One of the biggest QAnon social media accounts said Trump’s comments amounted to an “official endorsement” and meant Trump “united the entire conservative electorate and absorbed Q into MAGA.”

QAnon has flourished on Facebook and Twitter, with an internal Facebook report last week revealing that millions of its users describe themselves as QAnon supporters. Last month Twitter announced action against QAnon-linked accounts, and hours before Trump boosted the conspiracy theory on Wednesday, Facebook announced it had removed "over 790 groups, 100 pages, and 1,500 ads tied to QAnon.”

But thousands more accounts and groups remain, and QAnon supporters have also found homes in the darker corners of the internet, including on Gab, Parler, and 4Chan.

“They responded to Trump's comments with elation and gloating,” View said. “It doesn't get better than validation directly from Trump in their world, with the possible exception of their fantasy of Hillary Clinton being arrested finally being fulfilled.”

What began in October 2017 with the original post, purportedly by the anonymous deep-state source known as Q, was initially dismissed as a fringe conspiracy theory. Even when a QAnon believer from North Carolina traveled to Comet Ping Pong in Washington, D.C., in 2018 to investigate claims children were being held in a basement and fired a rifle inside the restaurant, it was dismissed as a one-off.


But in the last 12 months, we’ve seen a rising number of violent real-world incidents involving QAnon supporters.

Hours after Trump’s comments, Right Wing Watch reported that a woman from Waco, Texas, was arrested last week and charged with aggravated assault with a deadly weapon and driving while intoxicated​. She appears to have been motivated by the QAnon conspiracy theory to try to run down two strangers with her car in a bid to “[save] a child” from “pedophiles.”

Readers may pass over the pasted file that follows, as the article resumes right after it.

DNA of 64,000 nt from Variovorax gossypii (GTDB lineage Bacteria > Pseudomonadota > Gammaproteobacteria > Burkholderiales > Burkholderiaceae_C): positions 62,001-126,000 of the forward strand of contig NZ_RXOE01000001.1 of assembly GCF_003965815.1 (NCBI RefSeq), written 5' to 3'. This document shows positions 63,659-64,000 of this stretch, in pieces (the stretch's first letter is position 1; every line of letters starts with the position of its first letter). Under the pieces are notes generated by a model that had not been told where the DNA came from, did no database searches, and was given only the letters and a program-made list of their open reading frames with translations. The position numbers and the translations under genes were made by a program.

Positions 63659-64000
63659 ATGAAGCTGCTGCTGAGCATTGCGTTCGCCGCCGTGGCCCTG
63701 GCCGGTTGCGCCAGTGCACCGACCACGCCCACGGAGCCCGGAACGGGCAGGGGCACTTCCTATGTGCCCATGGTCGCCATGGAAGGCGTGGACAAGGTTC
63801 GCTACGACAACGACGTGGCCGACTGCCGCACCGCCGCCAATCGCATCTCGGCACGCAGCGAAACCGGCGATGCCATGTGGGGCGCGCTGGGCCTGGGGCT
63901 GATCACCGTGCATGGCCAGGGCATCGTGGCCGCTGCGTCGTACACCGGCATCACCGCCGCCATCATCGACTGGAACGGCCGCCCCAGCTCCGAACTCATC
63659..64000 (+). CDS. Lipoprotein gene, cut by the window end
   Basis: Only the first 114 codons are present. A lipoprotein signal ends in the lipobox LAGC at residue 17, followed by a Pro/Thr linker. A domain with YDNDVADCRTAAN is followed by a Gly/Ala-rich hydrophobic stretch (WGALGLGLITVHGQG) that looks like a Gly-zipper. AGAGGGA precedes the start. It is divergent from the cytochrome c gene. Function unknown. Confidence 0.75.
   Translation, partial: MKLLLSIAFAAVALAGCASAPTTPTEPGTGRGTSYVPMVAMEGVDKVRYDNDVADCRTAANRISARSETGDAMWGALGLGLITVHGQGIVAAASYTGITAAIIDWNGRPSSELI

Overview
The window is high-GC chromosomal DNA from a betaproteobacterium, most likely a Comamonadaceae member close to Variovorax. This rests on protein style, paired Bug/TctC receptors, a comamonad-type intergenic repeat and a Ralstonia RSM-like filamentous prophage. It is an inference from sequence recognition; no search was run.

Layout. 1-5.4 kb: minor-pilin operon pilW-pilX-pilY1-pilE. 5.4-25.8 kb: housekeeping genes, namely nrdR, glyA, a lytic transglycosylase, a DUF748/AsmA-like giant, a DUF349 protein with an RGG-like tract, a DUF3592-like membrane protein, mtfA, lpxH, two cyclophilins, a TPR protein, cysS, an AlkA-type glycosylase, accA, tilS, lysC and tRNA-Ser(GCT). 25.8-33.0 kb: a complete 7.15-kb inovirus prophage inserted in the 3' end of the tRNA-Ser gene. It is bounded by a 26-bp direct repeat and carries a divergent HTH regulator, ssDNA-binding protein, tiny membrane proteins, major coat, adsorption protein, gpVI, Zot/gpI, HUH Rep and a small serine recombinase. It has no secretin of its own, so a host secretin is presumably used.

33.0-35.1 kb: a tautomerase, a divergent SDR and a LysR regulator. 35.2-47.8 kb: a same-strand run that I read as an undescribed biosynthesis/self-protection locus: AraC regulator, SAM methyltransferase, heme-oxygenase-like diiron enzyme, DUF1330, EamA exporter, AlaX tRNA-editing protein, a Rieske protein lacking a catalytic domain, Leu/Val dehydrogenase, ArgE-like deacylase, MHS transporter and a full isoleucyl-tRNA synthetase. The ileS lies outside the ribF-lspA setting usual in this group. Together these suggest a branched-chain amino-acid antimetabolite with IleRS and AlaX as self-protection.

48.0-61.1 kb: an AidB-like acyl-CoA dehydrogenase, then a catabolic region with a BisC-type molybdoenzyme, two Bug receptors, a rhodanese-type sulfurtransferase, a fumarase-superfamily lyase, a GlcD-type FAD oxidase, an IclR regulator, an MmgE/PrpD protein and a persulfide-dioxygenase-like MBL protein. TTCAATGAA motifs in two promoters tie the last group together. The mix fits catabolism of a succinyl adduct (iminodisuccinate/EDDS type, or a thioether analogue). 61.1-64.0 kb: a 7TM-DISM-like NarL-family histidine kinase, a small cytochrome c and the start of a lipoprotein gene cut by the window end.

Earlier this week it was reported that a woman allegedly planned to violently kidnap her son from his foster home, before going on the run, as she believed the QAnon conspiracy theory that foster care is a front for a child sex-trafficking ring.

Earlier this month, the New York Times reported that QAnon supporters are hijacking anti-trafficking hotlines with their conspiracy theories. This happened following a recent bogus QAnon conspiracy theory about Wayfair.

In July, a QAnon supporter attacked the home of Canadian Prime Minister Justin Trudeau. And last year, QAnon was used as a rationale for the murder of a reputed mob boss on Staten Island.

Joe Biden’s campaign slammed Trump’s comments as “giving voice to violence,” and experts believe that giving the conspiracy theory oxygen will embolden the group just like previous comments have done for other groups.

“His affection for QAnon is consistent with his praise of white supremacists, Klansmen, and Nazis that marched in Charlottesville three years ago this month,” David Dozier, professor emeritus in the School of Journalism & Media Studies at San Diego State University, told VICE News.

“Like the resumption of federal executions this summer, cozying up with an organization that the FBI considers a terrorist threat is simply more red meat for President Trump's red base. When he aligns with an identified terrorist organization, he puts the lives of innocent Americans at risk.”

Cover: President Donald Trump speaks to a crowd of supporters during a campaign stop at Mariotti Building Product, Thursday, Aug. 20, 2020, in Old Forge, Pa. (AP Photo/Evan Vucci) // In this Aug. 2, 2018, file photo, David Reinert holding a Q sign waits in line with others to enter a campaign rally with President Donald Trump in Wilkes-Barre, Pa. (AP Photo/Matt Rourke, File)